1. (pejorative) spinster, old maid A woman who has never been married, especially one past the normal marrying age according to social traditions
soplapollas
noun: {{es-noun}}
  1. (vulgar) twat; dick; dickhead (idiot)
related terms:
  • soplapollez
soplapollez
noun: {{es-noun}}
  1. (vulgar) asshattery
stá
verb: {{head}}
  1. (very, informal) alternative spelling of está
{{attention}}
sudaca etymology An abbreviation of sudamericano.
noun: {{es-noun}}
  1. (Spain, offensive, derogatory, vulgar, slang) A Latin American, especially one considered to have Amerindian features or a non-European accent.
suicidar
verb: {{es-verb}}
  1. (colloquial, euphemistic, transitive) to kill
    • Me dan ganas de suicidarlo. - 'It makes me feel like wanting to kill him'
  2. (reflexive) to commit suicide
related terms:
  • suicida
  • suicidio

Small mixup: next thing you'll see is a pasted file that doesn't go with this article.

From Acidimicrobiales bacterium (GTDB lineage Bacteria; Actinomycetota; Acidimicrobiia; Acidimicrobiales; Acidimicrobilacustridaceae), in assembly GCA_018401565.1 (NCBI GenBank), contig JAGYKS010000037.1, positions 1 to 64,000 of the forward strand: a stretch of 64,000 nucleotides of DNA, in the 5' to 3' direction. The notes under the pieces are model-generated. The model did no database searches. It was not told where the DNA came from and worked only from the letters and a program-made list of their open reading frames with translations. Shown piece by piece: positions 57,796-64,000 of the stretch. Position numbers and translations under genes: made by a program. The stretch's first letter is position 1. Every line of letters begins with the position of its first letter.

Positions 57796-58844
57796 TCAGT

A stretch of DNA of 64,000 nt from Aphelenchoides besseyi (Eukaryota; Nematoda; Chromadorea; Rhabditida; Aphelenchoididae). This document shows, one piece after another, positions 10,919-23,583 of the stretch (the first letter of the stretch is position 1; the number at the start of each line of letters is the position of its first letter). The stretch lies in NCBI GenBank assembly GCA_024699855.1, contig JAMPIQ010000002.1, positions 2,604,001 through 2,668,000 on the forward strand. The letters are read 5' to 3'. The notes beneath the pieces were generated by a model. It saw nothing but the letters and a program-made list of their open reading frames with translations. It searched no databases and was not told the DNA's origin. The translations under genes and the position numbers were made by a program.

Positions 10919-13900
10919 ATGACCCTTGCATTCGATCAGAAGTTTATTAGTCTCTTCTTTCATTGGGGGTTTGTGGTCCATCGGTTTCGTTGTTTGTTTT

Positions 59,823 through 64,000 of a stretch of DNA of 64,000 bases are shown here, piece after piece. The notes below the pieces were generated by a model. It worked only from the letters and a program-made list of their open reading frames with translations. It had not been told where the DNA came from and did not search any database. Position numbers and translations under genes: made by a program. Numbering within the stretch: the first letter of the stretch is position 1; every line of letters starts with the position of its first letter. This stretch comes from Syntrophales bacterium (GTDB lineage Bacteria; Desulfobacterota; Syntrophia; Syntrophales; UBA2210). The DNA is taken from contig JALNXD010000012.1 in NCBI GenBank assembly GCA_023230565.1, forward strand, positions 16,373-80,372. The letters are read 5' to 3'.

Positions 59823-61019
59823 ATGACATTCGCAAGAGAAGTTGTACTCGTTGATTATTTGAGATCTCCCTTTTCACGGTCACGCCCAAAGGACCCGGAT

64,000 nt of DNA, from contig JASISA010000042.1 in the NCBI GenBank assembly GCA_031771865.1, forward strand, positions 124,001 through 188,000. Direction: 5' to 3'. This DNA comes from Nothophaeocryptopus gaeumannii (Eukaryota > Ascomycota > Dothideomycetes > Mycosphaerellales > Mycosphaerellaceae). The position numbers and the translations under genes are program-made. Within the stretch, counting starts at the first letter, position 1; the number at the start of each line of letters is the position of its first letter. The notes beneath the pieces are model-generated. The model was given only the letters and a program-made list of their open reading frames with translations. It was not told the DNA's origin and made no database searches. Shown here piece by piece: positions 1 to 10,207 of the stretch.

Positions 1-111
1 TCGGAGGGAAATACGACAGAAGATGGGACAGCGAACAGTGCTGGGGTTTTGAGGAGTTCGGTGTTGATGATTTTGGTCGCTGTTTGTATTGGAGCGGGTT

• suicidarse
tabú etymology From English taboo, from Tongan tapu. pronunciation
  • /taˈβu/
  • {{rhymes}}
adjective: {{es-adj}}
  1. taboo
noun: {{es-noun}}
  1. taboo
tacha etymology From vl *tacca, *tecca, of gem origin, from Gothic 𐍄𐌰𐌹𐌺𐌽𐍃 〈𐍄𐌰𐌹𐌺𐌽𐍃〉, from Proto-Germanic *taiknaz, *taikniz, from Proto-Indo-European *deik'e-, *deig'-. Influenced by forms related to frk * and Gothic 𐍃𐍄𐌰𐌺𐍃 〈𐍃𐍄𐌰𐌺𐍃〉. See attacher. Cognate with Old High German zeihhan, Old English tācn. More at token.
verb: {{es-verb-form}}
  1. es-verb form of tachar
  2. es-verb form of tachar
noun: {{head}}
  1. Any cross out sign (/, \, - or X)
  2. (slang) An ecstasy pill; MDMA
taco {{wikipedia}} {{wikipedia}} pronunciation
  • [ˈta̠.ko̞]
etymology 1 unknown
noun: {{es-noun}}
  1. peg a short, thick piece of wood, metal, or other material
  2. dowel a longer piece of wood, plastic, or other material
  3. stopper, plug, wad small bundle of material made to cover, stop, or fill a hole